My Stint at IIM Raipur

When I came to know of the new IIMs in 2009, like most of the others IIM alumni, I too was unhappy with the government’s enthusiasm for opening up new institutions and hoping that sticking an ‘IIM’ or ‘IIT’ brand on it will take care of institution building. Since then, I have heard a lot of people ridiculing the new IIMs, uncharitably calling them ‘Timbuktu’ IIMs or ‘Baby’ IIMs.

In 2012, when I was planning on changing my job, I decided to apply to IIM Raipur and I hoped to contribute to the institution building at this new place. I was accepted and I joined in February 2013. I spent a year and then quit in February 2014. In that year I was very disturbed by the way the institute fed off the goodwill generated by older IIMs and made a mockery of management education.

I must add that I speak only about the wrong-doings at IIM Raipur, which I witnessed, and I do not speak of other new IIMs. I have heard very encouraging news about the great things being done at Kashipur, Udaipur and Trichy.

Faculty and staff

When I quit after a year in the institute, I was the 8th faculty member to leave in the space of 12 months. The total strength of the faculty body had fluctuated between 9 and 14 during this period.

Administrative officers in important positions like placements and admissions have also quit. The majority of administrative assistants are being contracted for 3 months or less at a time. This lack of job security affects their abilities. Also, due to the inability of the institute to retain administrative staff, a large part of the administrative burden is passed on to faculty. This obviously leads to deterioration of quality in teaching and research.

Last year, the management asked two faculty members to sign a bond before allowing them to use their faculty development fund to attend a workshop. To the best of my knowledge, it is an unprecedented move in any of the IIMs.

In 2013, four faculty members and one senior staff member complained to the Board regarding the highhandedness of the Director. The Board decided to back the Director and four of the five left the institute in a few months’ time.

At the end of his probation, one faculty member was denied a permanent position and ‘bad attitude and lack of research’ were cited. In spite of no additional research, he was confirmed when his ‘attitude’ improved. I did not see anything wrong in his previous attitude. The only thing could have been was his being part of the four faculty members who complained about the Director to the Board.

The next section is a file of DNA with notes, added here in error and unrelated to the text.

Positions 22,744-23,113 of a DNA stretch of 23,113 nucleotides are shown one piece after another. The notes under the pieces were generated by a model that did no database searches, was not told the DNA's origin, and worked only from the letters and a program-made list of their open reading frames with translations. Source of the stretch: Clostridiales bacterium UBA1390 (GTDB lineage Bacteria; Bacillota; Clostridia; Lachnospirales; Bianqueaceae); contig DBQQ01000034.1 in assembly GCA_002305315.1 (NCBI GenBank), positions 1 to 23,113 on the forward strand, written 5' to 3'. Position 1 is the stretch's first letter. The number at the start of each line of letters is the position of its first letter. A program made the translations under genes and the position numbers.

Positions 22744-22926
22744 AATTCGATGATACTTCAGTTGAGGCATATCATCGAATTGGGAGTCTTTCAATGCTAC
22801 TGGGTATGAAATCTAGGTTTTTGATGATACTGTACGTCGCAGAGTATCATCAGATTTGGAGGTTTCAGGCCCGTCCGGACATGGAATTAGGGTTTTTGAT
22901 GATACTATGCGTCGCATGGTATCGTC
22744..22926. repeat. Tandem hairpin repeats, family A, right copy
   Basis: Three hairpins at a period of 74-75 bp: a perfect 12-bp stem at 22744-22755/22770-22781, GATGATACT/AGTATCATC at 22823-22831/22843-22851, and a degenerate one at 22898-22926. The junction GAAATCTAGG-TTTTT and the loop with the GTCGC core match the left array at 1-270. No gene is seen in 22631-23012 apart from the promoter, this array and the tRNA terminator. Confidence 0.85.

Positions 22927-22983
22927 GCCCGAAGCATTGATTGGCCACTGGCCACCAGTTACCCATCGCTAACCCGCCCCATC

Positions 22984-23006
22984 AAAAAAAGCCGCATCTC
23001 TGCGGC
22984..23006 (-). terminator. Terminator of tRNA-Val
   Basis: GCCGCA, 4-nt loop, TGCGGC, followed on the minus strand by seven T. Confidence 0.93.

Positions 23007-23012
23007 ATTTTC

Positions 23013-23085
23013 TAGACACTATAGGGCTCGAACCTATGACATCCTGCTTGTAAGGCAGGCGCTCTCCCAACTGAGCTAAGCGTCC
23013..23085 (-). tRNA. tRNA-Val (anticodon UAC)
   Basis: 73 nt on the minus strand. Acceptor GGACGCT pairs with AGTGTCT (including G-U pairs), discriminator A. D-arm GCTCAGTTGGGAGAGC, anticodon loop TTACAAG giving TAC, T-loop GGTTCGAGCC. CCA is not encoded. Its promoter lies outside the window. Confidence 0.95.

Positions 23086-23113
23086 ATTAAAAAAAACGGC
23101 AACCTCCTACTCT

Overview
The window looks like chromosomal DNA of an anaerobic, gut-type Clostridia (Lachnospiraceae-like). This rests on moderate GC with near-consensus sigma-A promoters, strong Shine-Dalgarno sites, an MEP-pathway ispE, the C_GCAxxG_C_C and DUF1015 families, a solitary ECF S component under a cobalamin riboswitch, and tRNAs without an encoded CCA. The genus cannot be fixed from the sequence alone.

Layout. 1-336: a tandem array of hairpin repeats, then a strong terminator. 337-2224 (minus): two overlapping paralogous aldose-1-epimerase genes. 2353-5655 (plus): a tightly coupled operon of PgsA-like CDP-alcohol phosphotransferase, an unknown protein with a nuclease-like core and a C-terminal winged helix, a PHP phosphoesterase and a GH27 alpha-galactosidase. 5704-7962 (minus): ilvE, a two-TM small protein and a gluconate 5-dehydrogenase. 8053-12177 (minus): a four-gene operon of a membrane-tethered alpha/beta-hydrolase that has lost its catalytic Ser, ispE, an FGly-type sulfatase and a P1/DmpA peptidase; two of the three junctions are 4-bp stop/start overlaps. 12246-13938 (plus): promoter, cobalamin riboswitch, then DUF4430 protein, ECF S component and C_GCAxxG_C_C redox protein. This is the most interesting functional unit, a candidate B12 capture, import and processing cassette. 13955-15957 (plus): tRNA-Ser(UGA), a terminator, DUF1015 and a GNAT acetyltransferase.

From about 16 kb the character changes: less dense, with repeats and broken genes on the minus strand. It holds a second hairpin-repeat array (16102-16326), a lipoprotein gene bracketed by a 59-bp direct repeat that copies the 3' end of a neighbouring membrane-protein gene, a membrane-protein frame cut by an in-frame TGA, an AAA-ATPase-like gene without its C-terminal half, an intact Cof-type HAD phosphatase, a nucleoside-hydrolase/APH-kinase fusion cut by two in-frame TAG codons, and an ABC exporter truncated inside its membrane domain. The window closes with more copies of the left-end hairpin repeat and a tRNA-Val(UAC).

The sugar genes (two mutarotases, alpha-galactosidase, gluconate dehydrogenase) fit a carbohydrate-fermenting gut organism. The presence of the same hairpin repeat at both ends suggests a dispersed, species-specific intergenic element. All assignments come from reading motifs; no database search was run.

By February 2014, there were only 11 faculty members (the Director does not teach) for a total of 320 students. This gives a student: faculty ratio of 29:1, which is very bad for an institution of higher learning. Not even comparing to other IIMs, some of which have over 100 faculty members (IIMA for example has a student: faculty ratio of around 8), even institutes like TAPMI, Symbiosis, XIMB, IMI have student: faculty ratios of less than 12.

To counter the growing criticism, the management has gone on a hiring spree. Every six months or so, the institute invites applications for faculty positions and receives about 300 applications. They select about two or three and one or two decide to join. This year, from a reduced applicant pool, the institute has made a huge number of offers and about 10 have agreed to join. Obviously, this lowering of hiring standards will harm the long term outlook for the institute.


While taking admission, approximately half the batch is at par or almost at par with students of the best management schools in the country. Unfortunately, for some of the reserved categories, the cut-offs can fall to 60 percentile or lower.

It is difficult for a teacher to do justice in a masters programme which has students of such diverse abilities. For an intense, accelerated programme like the PGDM, it is difficult to teach a 50 percentile student and a 99 percentile student in the same class and do justice to both.

IIM Raipur faced the same problem and as a result, educational inputs were hampered and 23 students in a batch of 110 were going to fail at the end of their first year in 2013. Instead of addressing the real issues, the grading criteria were revised and all but one student passed the first year. This led to the complete breakdown of academic processes in the institute.


The primary performance metric in the institute seemed to be the lack of audit comments on activities undertaken. As a result, a lot of work gets slowed down for no reason whatsoever.

When I visited the campus in December 2012, I was informed that a lift is sanctioned and will be ready in a few months. In March 2014, there had been absolutely no progress on the matter. It took eight months to lay the flooring of the badminton court in the courtyard. The tennis and basketball courts were sanctioned in March 2013 and work is yet to start on those.

A good barometer of tardiness is that the common bathrooms got a mirror in September 2013, three years after operations commenced.

While other management institutes house their students in single or double bedded rooms, IIM Raipur puts most of its students in 16 bedded dormitories with board partitions between every couple of beds. The living conditions in IIM Raipur certainly leave a lot to be desired.

Of course, my overriding concern is the culture of fear and the power distance that is developing in the institute, while management education takes a backseat.